I had a friend while I was still involved in organized transphobia who knew of my views but made it clear they didn’t support them and when they could criticized them or told me stories about trans people in their life that challenged my ideological beliefs. Hearing about trans people just trying to survive in the world, who dealt with many of the same problems I faced helped open me to questioning my beliefs. When my friend told me about a teenage trans girl getting kicked out by her parents for “appropriating womanhood” or a trans person they knew getting harassed on the street or struggling to get medical care, it was hard for me not to empathize with the trans person. Hearing those stories didn’t snap me out of my beliefs immediately but they planted doubts and exposed me to information that challenged my transphobic views. Helping provide a person with a critical viewpoint and route towards disengagement as my friend did is an acceptable reason for maintaining contact with a person in a transphobic hate group.
Still, I think there are limits and it’s possible for a person to cross a line in terms of behavior, such as engaging in abuse, harassing or stalking trans people, where it makes sense to cut off contact completely. One also has to be realistic in terms of how likely a person is going to change or is going to change without suffering meaningful consequences for their actions or beliefs.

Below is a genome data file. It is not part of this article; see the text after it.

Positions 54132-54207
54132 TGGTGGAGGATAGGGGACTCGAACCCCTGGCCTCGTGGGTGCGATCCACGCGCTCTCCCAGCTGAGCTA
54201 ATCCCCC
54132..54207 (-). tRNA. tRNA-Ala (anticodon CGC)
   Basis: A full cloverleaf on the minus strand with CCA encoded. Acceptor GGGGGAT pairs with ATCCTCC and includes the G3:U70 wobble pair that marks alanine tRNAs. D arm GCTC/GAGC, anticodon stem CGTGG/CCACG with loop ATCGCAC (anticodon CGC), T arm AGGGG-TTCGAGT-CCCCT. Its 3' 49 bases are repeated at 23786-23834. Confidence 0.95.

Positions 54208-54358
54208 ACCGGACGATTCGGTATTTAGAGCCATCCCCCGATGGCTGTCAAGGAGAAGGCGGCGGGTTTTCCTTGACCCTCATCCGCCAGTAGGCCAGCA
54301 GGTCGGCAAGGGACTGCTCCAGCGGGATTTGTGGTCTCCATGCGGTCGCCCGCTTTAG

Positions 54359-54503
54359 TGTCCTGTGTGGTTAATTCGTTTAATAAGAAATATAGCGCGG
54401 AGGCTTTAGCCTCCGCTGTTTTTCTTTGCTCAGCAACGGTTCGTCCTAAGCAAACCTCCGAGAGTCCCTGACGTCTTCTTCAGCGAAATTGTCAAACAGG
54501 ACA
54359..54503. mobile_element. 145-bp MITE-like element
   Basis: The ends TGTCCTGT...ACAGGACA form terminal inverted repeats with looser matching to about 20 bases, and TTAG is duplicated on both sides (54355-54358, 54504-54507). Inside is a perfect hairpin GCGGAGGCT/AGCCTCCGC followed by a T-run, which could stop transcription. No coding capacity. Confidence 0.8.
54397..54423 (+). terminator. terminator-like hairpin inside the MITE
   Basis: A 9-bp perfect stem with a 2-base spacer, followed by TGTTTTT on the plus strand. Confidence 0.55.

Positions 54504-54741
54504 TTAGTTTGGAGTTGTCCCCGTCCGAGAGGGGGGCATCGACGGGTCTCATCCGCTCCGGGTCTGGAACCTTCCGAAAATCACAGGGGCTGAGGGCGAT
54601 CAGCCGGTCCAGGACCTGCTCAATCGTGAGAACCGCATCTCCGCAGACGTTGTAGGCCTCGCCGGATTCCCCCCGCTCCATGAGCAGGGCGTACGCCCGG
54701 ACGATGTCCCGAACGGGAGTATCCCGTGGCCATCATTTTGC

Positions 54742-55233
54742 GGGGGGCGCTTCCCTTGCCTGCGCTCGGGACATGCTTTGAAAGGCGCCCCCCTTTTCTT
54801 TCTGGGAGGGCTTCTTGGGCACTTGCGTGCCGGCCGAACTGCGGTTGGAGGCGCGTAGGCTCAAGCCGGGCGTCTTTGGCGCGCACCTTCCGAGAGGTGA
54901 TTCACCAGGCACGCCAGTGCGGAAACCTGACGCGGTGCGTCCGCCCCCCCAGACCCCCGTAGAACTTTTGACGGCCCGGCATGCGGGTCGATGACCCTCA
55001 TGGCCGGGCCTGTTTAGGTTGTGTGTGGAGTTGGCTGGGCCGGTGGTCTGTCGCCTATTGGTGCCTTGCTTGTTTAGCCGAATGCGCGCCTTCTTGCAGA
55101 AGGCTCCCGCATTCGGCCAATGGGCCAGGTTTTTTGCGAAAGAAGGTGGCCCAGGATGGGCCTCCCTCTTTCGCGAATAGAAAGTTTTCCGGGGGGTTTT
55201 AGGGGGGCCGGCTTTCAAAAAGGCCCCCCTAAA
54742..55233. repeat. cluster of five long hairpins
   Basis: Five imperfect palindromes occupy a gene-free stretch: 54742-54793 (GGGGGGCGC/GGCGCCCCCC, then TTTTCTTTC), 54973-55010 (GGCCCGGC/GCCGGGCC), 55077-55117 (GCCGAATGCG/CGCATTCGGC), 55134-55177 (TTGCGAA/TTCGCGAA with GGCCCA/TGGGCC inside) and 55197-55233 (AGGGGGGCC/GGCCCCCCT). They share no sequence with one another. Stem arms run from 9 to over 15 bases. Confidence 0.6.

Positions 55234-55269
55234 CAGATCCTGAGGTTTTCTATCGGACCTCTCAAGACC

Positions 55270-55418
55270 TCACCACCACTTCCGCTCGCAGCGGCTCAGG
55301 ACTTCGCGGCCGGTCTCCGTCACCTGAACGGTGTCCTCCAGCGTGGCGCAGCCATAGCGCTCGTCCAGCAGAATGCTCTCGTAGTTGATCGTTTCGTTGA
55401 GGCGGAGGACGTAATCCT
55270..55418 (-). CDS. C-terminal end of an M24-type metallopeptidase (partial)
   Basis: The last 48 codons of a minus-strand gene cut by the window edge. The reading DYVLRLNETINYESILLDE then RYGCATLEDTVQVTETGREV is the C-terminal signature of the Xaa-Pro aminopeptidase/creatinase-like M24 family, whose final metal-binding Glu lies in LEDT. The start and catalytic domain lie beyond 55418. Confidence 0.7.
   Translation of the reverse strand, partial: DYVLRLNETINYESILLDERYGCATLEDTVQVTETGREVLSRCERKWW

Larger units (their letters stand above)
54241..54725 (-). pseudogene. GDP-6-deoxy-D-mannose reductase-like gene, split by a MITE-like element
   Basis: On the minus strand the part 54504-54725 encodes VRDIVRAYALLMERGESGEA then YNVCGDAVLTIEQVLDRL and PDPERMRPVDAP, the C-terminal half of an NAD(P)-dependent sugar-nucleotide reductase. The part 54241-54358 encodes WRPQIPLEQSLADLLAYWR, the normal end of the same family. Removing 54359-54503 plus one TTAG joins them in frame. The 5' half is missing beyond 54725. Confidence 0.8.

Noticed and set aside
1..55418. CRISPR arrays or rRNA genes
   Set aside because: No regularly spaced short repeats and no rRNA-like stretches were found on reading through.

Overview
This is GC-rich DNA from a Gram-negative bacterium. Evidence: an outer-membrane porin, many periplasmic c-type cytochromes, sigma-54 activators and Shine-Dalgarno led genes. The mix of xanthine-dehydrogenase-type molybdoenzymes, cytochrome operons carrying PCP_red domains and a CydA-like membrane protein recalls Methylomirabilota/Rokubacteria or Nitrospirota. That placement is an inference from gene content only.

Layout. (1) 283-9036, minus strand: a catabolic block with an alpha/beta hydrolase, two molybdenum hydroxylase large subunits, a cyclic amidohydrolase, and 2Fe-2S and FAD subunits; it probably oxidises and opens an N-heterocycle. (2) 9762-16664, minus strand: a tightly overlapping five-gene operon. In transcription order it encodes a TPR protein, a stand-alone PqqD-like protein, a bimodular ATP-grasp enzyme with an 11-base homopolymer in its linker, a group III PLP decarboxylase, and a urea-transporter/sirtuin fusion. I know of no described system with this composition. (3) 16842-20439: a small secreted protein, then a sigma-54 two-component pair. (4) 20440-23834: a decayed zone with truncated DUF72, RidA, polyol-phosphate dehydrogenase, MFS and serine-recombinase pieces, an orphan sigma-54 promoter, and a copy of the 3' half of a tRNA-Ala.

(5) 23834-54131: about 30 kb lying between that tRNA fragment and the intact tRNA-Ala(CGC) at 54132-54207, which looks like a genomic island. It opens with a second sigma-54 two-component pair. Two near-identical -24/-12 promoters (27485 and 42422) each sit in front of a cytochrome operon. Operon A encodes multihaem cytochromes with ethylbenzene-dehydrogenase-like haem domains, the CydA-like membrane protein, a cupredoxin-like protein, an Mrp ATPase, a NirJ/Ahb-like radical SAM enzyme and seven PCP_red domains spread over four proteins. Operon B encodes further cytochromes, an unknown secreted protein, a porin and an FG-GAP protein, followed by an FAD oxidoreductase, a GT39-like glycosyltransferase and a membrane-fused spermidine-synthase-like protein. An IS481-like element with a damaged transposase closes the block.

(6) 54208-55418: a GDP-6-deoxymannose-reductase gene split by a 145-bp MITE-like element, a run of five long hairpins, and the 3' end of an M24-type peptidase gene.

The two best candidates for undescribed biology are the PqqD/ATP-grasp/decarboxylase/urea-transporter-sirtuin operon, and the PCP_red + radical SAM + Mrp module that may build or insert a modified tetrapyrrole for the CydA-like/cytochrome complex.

I can no longer maintain connections with the detrans women’s community because I can’t condone their behavior, the views they promote or the people they work with. I stand against transphobic detrans people in general and will do what I can to resist their efforts to influence trans healthcare and broader society. I see them as a part of a larger anti-trans movement that is increasingly moving right-wards in terms of its values, worldview and alliances. Like the ex-gay movement before them, I believe that in time they will come to be discredited. In the meantime I fear they could hurt a lot of people, trans youth in particular.
I’m done hiding my views and hiding from myself. Speaking honestly is terrifying but freeing. I wasted so much time telling a story other people wanted to hear instead of my own truth. I can finally speak my mind and say what I want without having to worry about detrans women disapproving of me. They can accept or reject me as I am. Every time I write out my truth, I feel myself heal a little bit more and find a bit more space to exist.